Inspiration Is Perishable

expired parking meter

I finally read Rework by Jason Fried and David Heinemeier, the team behind the software company 37signals. It’s a book that’s been on my list for a long time now, and now I feel I need to reread it again once every few months so I don’t let the lessons get away from me.

One of those core ideas is the title of this post, “Inspiration is perishable.” In the book, the authors use the phrase in regards to pursuing a project before the idea and the passion get away from you, but the core idea of the statement extends beyond just a single project.

Vision Leaks

Let’s look at the idea of perishable inspiration in another way. If you read this site or others like it on a regular basis, you’re probably looking for creative inspiration to some degree or another. Why is it that we keep looking for that creative spark? Why isn’t one piece of inspiration enough?

Pieces that inspired us two weeks ago may not hold the same appeal any longer. It’s easier for a painting or a piece of music to continue to inspire us for a longer amount of time, but articles are generally only inspiring once – twice if the post is just amazingly good.

These bits of inspiration we find along the way have a shelf date, and then we have to look for new sources of inspiration.

How are you finding inspiration each day?

It’s tough to find it every single day, but we must keep looking. It’s far too easy to settle in a rut of not looking for that spark of creativity, but then we’re surprised when we’re unable to dredge our creativity back to the surface in time for a project.

I used to work with a pastor who loved this simple slogan: “vision leaks.”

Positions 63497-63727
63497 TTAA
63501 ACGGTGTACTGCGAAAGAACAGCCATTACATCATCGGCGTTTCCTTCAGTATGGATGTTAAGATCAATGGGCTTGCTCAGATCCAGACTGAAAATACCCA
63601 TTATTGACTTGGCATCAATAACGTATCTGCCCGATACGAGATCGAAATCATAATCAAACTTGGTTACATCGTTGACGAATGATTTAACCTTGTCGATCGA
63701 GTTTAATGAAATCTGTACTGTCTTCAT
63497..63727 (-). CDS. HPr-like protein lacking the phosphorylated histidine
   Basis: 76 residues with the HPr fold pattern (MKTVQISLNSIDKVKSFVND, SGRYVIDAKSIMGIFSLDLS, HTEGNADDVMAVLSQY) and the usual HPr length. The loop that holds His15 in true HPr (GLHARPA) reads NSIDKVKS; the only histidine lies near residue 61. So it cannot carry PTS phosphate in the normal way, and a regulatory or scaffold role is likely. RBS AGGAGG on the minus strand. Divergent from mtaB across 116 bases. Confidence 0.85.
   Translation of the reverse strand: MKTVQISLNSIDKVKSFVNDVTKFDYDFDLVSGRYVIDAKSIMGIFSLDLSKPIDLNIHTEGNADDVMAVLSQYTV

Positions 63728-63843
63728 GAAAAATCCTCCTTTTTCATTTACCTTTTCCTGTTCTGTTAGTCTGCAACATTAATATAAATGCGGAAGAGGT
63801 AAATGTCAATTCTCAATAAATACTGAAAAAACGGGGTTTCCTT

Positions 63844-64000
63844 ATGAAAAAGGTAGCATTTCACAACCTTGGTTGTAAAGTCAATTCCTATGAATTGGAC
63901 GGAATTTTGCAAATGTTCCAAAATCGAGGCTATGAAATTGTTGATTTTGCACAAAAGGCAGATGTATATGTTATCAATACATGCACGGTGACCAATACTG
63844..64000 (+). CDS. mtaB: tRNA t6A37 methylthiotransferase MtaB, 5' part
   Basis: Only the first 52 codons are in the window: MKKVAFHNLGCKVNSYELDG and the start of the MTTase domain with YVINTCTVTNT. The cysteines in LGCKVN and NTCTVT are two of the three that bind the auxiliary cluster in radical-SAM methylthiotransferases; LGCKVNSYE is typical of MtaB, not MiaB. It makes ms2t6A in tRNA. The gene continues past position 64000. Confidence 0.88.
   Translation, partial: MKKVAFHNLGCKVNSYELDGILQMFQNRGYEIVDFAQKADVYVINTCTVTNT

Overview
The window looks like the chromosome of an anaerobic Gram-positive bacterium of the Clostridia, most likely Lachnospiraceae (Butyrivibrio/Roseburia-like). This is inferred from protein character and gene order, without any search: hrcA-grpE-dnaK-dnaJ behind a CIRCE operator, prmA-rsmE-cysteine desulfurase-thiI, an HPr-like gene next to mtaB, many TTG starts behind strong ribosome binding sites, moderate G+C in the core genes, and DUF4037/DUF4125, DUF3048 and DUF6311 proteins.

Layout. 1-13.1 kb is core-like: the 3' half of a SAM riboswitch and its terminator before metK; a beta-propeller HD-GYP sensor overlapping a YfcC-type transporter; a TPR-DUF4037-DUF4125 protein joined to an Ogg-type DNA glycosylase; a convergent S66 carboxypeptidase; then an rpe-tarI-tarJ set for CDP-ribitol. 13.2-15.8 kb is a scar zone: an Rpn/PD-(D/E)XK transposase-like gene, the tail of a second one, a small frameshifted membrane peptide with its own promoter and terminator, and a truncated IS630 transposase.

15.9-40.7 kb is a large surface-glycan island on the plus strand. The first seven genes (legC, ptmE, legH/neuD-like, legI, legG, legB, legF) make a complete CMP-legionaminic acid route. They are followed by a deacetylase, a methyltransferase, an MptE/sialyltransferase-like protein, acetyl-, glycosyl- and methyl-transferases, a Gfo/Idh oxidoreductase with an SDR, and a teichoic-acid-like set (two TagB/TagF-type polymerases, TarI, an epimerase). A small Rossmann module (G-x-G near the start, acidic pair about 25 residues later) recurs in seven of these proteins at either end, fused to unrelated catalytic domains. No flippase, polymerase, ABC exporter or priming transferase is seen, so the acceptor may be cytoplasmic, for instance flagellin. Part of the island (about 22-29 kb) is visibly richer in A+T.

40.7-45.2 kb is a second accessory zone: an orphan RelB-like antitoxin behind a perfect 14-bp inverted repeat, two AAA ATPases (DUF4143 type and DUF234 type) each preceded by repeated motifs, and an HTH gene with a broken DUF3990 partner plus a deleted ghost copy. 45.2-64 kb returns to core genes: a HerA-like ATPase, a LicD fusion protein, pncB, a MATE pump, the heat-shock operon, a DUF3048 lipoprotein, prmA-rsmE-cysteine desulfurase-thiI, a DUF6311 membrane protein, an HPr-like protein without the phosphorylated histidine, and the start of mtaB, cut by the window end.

Inspiration does the same. It perishes. It leaks. It goes sour. Without an active position on refreshing, replenishing, reviving – if you will – that inspiration, we stand the risk of creating stale art. We can go through the motions without actually feeling anything. Without actually conveying anything.

Finding Inspiration

How do you find inspiration? Since this blog is aimed at a wide variety of artists, I would imagine our points of inspiration could be quite different.

I find story inspiring. I’m reading a book right now called Leviathan Wakes by James S.A. Corey, and I came across a couple of sentences that surprised me and got me excited about the craft of writing. The author is talking about a character who’s a cop on a distant space station, and the environment is rather trying for law enforcement. The book says, “The circle of life on Ceres was so small you could see the curve. He liked it that way.”

I love that phrase. “See the curve” of the circle of life. That makes me ready to pull out the draft of the novel I’m working on and go for it again.

driving at night

Photo by Thomas Hawk

I find photography inspiring. Thomas Hawk is a rather popular photographer here online, and his work really stands out to me. He uses a lot of landscape photography, but he also uses several different types of photos of people: portraits, candid portraits, etc. Each image tells a story all its own.

Think about how you find inspiration on a regular basis. Or, can you find something that will help you find creativity on a more regular basis. I’m certainly aiming for this site to be a consistent source of inspiration for you by finding interesting projects from artists around the world. (Just yesterday, I posted about a fun online musical experience called Incredibox.)

How about You?

How do you find inspiration? Do you have a plan, or do you hope creativity will fall into your lap?

Feature Photo Credit: Bammer Photos
Book links are affiliate links to Amazon.


  1. says

    It’s funny, when I read the title, I thought you were talking about the kind of inspiration where an idea strikes, and if you don’t capture it, it’s gone. I was just talking about this with @ethanwaldman the other day, and we were talking about how we would have to write at least enough down so as to recreate the exact mood we were in at the moment– essentially, creating a container for the inspiration to live in for a while, so I think the metaphor still holds. :)